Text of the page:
A Rose by any other name

I liked a lot of the stuff Rose was talking about, but I feel like he's repeating a lot the issues/ideas we've already discussed in the class. I also think he focuses too much on rigid structures as the solution to everything. To quote POMO, "heuristics don't solve everything." I worry that it is a bit too much of pulling everyone up to the "norm" decided by those in charge. Beyond that, though, I did really like some of his exploration on where students are coming from and his attempts to contextualize the changing nature of what students need to know.

Lives Still on the Boundary

On page 128 of Lives on the Boundary, Mike Rose writes, “American meritocracy is validated and sustained by the deep-rooted belief in equal opportunity. But can we really say that kids like those I taught have equal access to America’s educational resources?

Teaching to transgress in a (post)9/11 world

I was excited to read bell hooks because I wanted to feel happy. That might sounds simplistic and perhaps hopeful is the better word. But let me give you a quick taste of what we are reading in Postmodern right now and you might understand this need to just feel happy/hopeful about pedagogy...

"The subject, we must understand, is not the biological individual but the discourse effect produced by a dominant ideology whose purpose is precisely to create subjects subjected to the system" (Alcorn, "Changing the Subject of Postmodern Theory")

Freedom isn't free...

I find it interesting how hooks found solace in the theories of Freire while she was a grad student (and after). In fact, it's more than obvious that the title "Teaching to Transgress" was a next step, or natural offspring of Freire's pedagogy and ethos. I think there is something to be said about the powerful message that hooks is putting forth: it is the duty of the instructor to, at the very least, give students the choice to take advantage of rhetorical tools in order to liberate themselves or not. Emancipation through the classroom is a very noble idea.

vulnerability and mistakes

In talking about hooks’s pedagogy, there are two specific interrelated issues I want to focus on: the concepts of safe space and vulnerability as they function in the classroom. Hooks writes, “The experience of professors who educate for critical consciousness indicates that many students, especially students of color, may not feel at all ‘safe’ in what appears to be a neutral setting” (39).

Teaching to Transgress?

In bell hooks’ Teaching to Transgress, we first learn that hooks was bored and frustrated in her undergraduate and graduate classes, and thus as teacher is wholly invested in the notion of excitement in the classroom. For hooks, “to enter classroom settings…with the will to share the desire to encourage excitement, was to transgress” (7).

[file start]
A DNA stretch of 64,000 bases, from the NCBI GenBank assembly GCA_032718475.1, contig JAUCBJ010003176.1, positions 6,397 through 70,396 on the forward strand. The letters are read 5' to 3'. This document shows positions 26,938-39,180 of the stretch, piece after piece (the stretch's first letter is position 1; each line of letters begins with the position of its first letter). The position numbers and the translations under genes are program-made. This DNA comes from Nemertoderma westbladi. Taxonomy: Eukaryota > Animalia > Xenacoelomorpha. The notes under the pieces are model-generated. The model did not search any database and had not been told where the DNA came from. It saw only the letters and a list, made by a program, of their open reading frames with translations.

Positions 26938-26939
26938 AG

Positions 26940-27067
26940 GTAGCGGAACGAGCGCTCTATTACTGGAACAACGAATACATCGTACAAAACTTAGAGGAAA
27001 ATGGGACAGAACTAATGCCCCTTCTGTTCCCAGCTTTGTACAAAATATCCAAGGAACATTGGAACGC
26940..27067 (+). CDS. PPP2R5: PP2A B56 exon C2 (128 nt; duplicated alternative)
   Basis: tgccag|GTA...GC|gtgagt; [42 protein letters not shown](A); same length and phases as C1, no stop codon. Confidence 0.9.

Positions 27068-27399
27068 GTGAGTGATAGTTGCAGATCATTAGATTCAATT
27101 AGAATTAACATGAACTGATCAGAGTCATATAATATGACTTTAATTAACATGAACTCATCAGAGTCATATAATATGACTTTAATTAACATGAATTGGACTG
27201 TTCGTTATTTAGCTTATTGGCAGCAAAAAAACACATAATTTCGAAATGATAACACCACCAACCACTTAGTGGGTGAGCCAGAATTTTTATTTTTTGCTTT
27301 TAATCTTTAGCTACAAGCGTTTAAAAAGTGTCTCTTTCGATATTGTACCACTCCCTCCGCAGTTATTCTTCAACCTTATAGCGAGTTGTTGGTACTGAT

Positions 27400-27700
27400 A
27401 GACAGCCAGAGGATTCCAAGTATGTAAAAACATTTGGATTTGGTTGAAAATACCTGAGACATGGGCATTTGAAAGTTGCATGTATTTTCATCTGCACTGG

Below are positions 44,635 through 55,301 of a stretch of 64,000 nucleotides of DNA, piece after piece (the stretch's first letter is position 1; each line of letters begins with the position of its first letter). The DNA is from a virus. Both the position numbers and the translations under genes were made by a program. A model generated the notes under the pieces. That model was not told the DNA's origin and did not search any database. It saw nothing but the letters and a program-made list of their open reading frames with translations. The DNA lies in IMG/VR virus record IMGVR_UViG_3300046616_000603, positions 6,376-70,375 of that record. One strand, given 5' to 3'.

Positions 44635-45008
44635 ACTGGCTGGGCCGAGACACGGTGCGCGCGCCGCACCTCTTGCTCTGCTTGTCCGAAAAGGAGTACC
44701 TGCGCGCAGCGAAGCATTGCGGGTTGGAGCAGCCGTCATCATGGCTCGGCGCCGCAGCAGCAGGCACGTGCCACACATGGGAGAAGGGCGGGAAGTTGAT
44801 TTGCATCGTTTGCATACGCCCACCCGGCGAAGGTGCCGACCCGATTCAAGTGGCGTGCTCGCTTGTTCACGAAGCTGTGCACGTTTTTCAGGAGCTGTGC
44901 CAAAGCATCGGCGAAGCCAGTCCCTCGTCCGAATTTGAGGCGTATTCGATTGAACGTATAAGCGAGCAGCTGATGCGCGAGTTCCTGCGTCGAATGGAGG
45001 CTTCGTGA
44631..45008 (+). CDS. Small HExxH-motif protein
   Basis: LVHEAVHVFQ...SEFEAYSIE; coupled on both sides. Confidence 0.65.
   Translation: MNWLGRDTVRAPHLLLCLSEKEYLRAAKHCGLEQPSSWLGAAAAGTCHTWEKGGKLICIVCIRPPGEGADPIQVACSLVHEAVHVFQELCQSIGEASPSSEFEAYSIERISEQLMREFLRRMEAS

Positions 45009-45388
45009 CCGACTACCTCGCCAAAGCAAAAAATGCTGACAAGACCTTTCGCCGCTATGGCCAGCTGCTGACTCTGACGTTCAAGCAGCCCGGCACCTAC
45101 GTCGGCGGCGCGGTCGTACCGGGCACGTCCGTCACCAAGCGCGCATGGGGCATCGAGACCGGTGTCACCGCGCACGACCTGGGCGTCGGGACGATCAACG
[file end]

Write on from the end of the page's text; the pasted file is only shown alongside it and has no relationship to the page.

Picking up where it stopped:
Teaching to Transgress, Martin Luther King Jr., and The Color Purple

“It seemed ironic that at a gathering called to honor Martin Luther King, Jr., who had often dared to speak and act in resistance to the status quo, black women were still negating our right to engage in oppositional political dialogue and debate, especially since this is not a common occurrence in black communities… There is a link between the silencing we experience, the censoring, the anti-intellectualism in predominantly black settings that are supposedly supportive (like all-black woman space), and that silencing that takes place in institutions wherein black women and women of color are

Teaching to transguess?

bell hooks has a lot of interesting stuff in Teaching to Transgress, so I sort of hopped around to different articles so I could talk about a variety of topics that caught my attention. The first issue I really liked was her view of teacher-student interaction from Engaged Pedagogy. The idea that a teacher needs to be constantly learning in the class alongside his/her students (15) is really cool alongside her idea of empowering students.

Reading to Transgress

There are innumerable contradictions throughout hooks’ text. However, my issue isn’t with the contradictions as contradictions. My issues with Teaching to Transgress and hooks’ brand of critical pedagogy stem from her unwillingness to acknowledge these contradictions. She seems to be speaking out of both sides of her mouth without acknowledging that she is or why she is doing so.

Modes of Discourse

One of the most interesting issues from Smitherman's book was her discussion of the different modes of discourse that are central to AAVE speech. Through looking at these modes--call-response, signification, tonal semantics, and narrative sequencing--Smitherman examines the unique character of AAVE and how its elements constitute a structured language complete with its own rhetorical style. Using these four modes we can begin to examine the process of the language itself and how it fits into the wider context of communication in Englishes.

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